Sweden’s krona soared after the debt office announced it will position for a stronger exchange rate, inserting itself into a debate over whether the central bank has been damaging Sweden’s economy with its efforts to weaken the currency.
The agency will build up a position as big as 7 billion kronor ($800 million) gradually and at various exchange-rate levels, according to a statement on Friday. The krona gained 0.8 percent to 10.187 per euro as of 11:09 a.m. in Stockholm.
In an interview while at the Riksbank’s 350th anniversary party on Friday, the director general of the Swedish National Debt Office, Hans Lindberg, said it’s within the agency’s mandate to take a position on the krona to keep down costs. He declined to say whether he had discussed the move with the Riksbank ahead of time.
Sweden’s krona has plunged close to a record low this year as the central bank prolonged its experiment of negative rates. The bank has been working over the past years to keep the currency weak in order to spur inflation.
Read More: Investors concerned about the weak krona
Stefan Mellin, an analyst at Danske Bank A/S, said the debt agency was earlier turned down when it asked the government for an enlarged mandate to take positions in the krona, in part after the Riksbank thought it would be at odds with monetary policy. “So in that respect this is a barn burner, that they go through with this,” he said. “This is clearly at odds with the Riksbank’s interest, which is surprising.”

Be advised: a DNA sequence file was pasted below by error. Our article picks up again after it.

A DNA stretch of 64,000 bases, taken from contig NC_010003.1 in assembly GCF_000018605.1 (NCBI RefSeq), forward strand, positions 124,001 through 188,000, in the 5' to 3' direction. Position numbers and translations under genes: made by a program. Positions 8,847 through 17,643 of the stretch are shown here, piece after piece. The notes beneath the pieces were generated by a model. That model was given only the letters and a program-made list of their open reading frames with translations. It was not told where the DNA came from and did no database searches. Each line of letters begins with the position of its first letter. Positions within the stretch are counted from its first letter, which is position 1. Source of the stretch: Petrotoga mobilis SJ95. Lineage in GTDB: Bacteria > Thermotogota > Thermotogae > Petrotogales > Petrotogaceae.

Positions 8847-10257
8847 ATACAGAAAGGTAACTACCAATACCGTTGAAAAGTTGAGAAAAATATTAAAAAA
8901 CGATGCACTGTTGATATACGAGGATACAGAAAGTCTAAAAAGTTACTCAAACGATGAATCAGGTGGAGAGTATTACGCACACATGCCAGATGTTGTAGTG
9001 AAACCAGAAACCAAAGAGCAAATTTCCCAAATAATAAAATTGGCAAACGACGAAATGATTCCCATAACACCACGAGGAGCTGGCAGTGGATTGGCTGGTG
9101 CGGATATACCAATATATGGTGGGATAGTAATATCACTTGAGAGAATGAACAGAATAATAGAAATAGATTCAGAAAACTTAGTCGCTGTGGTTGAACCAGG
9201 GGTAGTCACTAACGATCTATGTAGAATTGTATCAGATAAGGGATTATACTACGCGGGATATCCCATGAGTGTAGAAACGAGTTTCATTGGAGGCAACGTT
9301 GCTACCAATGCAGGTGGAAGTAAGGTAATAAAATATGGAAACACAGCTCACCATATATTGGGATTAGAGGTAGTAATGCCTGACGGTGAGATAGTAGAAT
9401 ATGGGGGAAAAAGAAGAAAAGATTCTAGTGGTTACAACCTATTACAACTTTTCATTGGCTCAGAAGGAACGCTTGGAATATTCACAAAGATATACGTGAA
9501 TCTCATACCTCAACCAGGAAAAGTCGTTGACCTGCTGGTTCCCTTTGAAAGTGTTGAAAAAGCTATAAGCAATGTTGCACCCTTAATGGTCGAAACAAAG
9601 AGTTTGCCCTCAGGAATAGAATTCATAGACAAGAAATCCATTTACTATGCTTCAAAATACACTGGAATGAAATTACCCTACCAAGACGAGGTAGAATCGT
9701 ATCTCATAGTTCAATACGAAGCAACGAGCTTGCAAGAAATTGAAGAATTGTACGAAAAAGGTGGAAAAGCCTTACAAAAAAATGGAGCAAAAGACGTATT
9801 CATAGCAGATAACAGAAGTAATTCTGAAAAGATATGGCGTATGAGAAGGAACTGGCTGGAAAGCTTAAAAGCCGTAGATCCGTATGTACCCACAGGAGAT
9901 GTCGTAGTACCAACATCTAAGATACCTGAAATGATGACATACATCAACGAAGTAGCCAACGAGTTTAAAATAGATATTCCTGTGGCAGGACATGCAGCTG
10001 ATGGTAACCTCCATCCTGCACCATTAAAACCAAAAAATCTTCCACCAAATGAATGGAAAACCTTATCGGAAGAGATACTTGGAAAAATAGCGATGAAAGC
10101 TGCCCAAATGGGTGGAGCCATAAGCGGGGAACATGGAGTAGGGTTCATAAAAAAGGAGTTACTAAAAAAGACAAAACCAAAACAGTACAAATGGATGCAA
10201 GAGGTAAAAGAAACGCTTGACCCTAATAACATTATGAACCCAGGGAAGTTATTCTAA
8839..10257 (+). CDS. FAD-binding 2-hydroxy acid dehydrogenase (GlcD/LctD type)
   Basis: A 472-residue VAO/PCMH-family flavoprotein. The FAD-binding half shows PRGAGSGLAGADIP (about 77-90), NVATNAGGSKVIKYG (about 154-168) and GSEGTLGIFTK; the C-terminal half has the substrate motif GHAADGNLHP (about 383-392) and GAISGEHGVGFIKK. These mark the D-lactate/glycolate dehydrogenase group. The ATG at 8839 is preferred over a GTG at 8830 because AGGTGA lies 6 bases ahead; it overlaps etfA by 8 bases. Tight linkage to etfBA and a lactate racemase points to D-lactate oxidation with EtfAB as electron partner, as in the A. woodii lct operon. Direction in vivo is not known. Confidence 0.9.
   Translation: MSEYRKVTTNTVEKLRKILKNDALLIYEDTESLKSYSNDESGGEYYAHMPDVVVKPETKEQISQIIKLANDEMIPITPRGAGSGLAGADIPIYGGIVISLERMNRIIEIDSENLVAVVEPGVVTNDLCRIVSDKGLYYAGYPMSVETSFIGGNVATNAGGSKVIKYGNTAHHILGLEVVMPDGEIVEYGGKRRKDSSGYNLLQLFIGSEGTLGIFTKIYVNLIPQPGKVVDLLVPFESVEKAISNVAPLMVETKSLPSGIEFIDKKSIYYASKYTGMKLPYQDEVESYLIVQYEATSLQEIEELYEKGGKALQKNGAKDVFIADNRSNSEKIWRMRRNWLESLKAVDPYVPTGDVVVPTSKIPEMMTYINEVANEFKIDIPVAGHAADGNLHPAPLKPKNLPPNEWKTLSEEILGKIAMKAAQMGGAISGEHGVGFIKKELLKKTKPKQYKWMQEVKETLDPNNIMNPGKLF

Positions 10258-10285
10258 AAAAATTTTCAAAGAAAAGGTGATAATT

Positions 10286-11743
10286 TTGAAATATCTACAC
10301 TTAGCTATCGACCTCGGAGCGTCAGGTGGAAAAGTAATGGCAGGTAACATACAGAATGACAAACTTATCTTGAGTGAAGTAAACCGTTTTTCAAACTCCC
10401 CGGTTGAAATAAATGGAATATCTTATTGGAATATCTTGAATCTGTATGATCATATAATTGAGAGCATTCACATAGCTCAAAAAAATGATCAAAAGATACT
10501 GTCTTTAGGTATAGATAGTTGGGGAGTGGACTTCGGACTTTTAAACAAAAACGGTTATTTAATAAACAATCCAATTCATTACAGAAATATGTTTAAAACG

Riksbank Deputy Governor Cecilia Skingsley declined to comment, saying “we will let the birthday child speak for itself,” referring to the day’s festivities. The bank is hosting a conference on Friday with Federal Reserve Governor Jerome Powell and the Bank of England’s Mark Carney among others.
Deputy Governor Per Jansson, opted for some gallows humor, walking up to Lindblad at the conference in front of reporters and saying, “It’s also said that the murder of Gustav III was the fault of the debt office.”
The debt office was created to fund the king’s war with Russia in 1778. Back then, the agency issued a lot of bank notes, leading to “a lot of trouble” and triggering a string of events that ultimately resulted in the murder of the king at a masquerade ball, according to the Riksbank.
The debt office also took a tactical position on the krona back in 2009, when it bought 50 billion kronor.
“This is a much smaller amount compared to the last time they took a position for a stronger krona, and that time they didn’t have the Riksbank against them,” Mellin said. “So now there is an opposition against this decision. One shouldn’t underestimate the signal value of this and we might get a follow through in the move of the krona.”
LISTEN TO ARTICLE 2:29 Share Share on Facebook Post to Twitter Send as an Email Print